https://www.youtube.com/watch?v=EuyuPiCiBJY

:hihi:

One would imagine...

https://www.bbc.co.uk/news/entertainment-arts-36211789

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Wow, I just now realized that there were replies!
TobyB wrote: Sun May 19, 2024 9:54 am What sort of banjo for what sort of music is a useful question...

For a Barndance and Americana sessions I play an open back 5-string clawhammer style.

If you want to play Bluegrass Scruggs-style finger and thumb picked rolls you probably want a resonator 5-string for the volume and presence.
Funkybot's Evil Twin wrote: Sun May 19, 2024 1:20 pm Building off what TobyB said, my advice would be to have your son do some research on the difference between bluegrass and clawhammer styles and try to settle on one to start. If he's going to do the Scruggs-style bluegrass thing, then yeah, a 5-string with a resonator is the way to go to start. If he's more interested in clawhammer, then an open-back 5-string banjo is another option. Beyond that, I wouldn't be of much more help. I tried learning banjo a few years ago, doing the clawhammer thing. Didn't stick with it long enough to get good.
Good advice! These are the two types I have been looking at - 5-strings and particularly the bluegrass style with a resonator. I'm not sure that my son even knows which one he'd prefer, but based on the style of music he enjoys, I'm thinking he'd lean toward bluegrass. We were going to surprise him with it, but at this point, he knows he's getting one so I'll have him check out bluegrass vs. clawhammer and see which one he prefers. I'm not so sure he'll love the idea of using fingerpicks, but we'll see...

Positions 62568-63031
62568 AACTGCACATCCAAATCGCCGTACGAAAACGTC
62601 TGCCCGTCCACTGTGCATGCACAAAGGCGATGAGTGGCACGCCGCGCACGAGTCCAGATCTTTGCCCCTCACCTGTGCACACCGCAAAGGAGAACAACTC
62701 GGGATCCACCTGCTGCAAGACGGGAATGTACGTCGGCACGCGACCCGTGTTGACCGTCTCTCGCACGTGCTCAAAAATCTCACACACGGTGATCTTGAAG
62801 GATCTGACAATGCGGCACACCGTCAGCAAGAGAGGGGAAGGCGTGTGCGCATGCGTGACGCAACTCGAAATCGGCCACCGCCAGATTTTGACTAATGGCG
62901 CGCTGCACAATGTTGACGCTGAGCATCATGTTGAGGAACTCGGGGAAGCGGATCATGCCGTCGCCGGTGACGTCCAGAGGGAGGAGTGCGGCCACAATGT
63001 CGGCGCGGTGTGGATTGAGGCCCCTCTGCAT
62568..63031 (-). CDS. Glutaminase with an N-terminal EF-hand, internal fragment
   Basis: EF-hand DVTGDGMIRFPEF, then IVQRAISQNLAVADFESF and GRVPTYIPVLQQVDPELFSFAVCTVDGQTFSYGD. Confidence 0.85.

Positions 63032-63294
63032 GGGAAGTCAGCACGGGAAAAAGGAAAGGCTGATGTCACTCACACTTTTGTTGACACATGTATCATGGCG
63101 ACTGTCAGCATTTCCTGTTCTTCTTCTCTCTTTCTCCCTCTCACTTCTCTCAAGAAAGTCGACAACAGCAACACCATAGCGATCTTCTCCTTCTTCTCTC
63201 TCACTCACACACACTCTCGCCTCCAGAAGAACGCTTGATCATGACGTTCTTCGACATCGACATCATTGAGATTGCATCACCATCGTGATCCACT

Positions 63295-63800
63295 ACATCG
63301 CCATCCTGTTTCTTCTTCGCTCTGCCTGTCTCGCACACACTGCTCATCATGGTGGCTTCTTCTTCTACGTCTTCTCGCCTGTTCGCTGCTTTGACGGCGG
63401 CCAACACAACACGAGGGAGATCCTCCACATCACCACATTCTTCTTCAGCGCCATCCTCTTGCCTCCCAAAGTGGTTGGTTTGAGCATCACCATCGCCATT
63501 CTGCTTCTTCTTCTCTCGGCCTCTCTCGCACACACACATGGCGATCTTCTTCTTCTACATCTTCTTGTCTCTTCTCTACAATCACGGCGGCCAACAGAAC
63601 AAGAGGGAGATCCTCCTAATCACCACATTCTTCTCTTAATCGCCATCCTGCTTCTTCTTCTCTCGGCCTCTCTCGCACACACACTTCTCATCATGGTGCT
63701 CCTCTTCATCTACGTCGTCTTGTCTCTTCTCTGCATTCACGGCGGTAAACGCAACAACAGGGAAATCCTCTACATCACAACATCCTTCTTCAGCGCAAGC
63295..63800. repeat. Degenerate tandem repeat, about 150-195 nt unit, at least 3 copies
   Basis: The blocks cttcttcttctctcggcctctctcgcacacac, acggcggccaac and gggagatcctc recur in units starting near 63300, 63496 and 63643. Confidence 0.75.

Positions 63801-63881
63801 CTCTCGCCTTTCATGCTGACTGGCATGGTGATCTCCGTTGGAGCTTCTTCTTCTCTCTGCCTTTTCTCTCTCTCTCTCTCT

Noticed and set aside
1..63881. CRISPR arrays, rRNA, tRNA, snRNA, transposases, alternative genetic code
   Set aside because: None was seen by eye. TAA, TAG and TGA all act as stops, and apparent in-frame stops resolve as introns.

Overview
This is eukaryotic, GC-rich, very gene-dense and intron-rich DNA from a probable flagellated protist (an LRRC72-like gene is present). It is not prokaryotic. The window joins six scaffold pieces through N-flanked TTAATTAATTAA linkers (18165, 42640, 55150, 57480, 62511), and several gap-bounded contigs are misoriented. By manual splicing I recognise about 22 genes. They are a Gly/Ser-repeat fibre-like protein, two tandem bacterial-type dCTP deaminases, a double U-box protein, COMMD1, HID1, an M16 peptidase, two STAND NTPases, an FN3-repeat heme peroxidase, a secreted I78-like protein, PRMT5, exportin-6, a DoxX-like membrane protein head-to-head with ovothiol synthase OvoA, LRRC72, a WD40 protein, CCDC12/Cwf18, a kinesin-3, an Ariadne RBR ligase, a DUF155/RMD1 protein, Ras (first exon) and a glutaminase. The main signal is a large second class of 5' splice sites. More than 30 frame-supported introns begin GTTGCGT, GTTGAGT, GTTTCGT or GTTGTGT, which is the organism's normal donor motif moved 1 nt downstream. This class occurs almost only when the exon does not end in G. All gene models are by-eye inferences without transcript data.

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I have been a banjo player for almost 15 years now. Lifetime bassist also.
My number one beginner recomendation.
Gold Tone. Made in china set up in USA by folk that have owned and run the business for decades. Fantasic service and communication.
The midline stuff...$300 to 500 are great value and hold their value well when time to move on......I never did....I play my Gold Tone to this day havent run across anything under 5000 I like more....seriously.
I have lived in tropical to arrid climates....I have never needed to adjust the truss rod. Super stable.

I have...Gibson, Martin and Musicman stuff. My Gold tone sits proudly among them.
We jumped the fence because it was a fence not be cause the grass was greener.
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Scruggs-style Bluegrass is a very specific technique and sound ... and my impression is that it takes a lot of work to be reasonably good. We'll worth pursuing if that's your thing.

Clawhammer can be just a demanding, especially if you are going to learn a dozen different tunings, to play triplets and jigs, etc ... BUT ... like learning the basic open chords and strumming a 6-string, you can relatively quickly become accomplished to accompany others or your own voice?

And you can always play Bluegrass rolls on an open-back ...